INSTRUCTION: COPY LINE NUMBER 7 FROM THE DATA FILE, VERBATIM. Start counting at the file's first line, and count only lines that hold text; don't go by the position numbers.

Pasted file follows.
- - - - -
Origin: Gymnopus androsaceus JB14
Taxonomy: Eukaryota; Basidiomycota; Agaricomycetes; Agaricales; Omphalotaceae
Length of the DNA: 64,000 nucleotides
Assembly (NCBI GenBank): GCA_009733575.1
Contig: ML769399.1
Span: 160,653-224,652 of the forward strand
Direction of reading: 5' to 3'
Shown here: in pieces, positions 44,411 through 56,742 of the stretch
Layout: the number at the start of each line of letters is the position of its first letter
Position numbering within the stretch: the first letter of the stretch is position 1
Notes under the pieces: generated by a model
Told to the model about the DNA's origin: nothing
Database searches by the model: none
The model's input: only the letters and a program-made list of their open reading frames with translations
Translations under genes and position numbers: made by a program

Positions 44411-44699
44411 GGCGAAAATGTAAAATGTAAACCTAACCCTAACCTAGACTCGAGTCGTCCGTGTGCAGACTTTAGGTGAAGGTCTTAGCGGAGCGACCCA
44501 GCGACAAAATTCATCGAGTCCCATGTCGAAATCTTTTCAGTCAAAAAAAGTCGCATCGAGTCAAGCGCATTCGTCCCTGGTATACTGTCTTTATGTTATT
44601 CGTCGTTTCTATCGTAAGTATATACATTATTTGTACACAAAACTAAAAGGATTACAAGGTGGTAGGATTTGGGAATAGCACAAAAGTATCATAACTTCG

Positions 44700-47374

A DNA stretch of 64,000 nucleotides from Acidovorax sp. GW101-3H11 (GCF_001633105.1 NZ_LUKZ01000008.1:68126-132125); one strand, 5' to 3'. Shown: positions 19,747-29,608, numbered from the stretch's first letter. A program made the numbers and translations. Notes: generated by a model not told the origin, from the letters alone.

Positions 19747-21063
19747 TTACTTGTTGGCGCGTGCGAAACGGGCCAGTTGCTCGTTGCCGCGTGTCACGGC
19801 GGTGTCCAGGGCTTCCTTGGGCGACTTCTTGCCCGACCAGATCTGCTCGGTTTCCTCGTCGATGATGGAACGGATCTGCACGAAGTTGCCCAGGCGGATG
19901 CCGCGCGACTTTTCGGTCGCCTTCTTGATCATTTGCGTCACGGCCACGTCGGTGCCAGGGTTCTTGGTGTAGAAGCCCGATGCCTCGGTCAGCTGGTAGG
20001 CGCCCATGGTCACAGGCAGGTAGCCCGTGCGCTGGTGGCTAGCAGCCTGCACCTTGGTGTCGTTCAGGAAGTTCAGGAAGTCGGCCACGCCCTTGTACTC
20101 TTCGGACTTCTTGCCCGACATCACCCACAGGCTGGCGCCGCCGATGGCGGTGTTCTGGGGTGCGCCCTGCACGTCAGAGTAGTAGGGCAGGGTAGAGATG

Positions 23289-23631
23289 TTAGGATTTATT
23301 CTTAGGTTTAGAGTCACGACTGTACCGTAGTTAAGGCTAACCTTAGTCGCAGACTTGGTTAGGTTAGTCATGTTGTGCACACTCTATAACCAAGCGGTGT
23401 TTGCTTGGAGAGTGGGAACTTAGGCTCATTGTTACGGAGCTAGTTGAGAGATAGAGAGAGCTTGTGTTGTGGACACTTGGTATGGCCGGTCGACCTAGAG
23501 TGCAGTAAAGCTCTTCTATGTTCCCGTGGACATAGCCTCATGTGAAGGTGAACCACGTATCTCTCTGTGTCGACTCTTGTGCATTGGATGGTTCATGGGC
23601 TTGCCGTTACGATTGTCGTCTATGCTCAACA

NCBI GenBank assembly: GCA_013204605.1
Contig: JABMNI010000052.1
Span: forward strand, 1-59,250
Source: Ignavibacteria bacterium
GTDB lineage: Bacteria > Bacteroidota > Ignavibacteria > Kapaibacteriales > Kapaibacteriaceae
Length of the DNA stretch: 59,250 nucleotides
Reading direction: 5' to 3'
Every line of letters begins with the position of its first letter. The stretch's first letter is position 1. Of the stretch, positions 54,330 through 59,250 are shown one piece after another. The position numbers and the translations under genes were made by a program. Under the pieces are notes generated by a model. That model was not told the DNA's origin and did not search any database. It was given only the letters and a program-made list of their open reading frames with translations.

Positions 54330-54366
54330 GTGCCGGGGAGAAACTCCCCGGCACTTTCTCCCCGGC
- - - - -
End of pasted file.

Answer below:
Direction of reading: 5' to 3'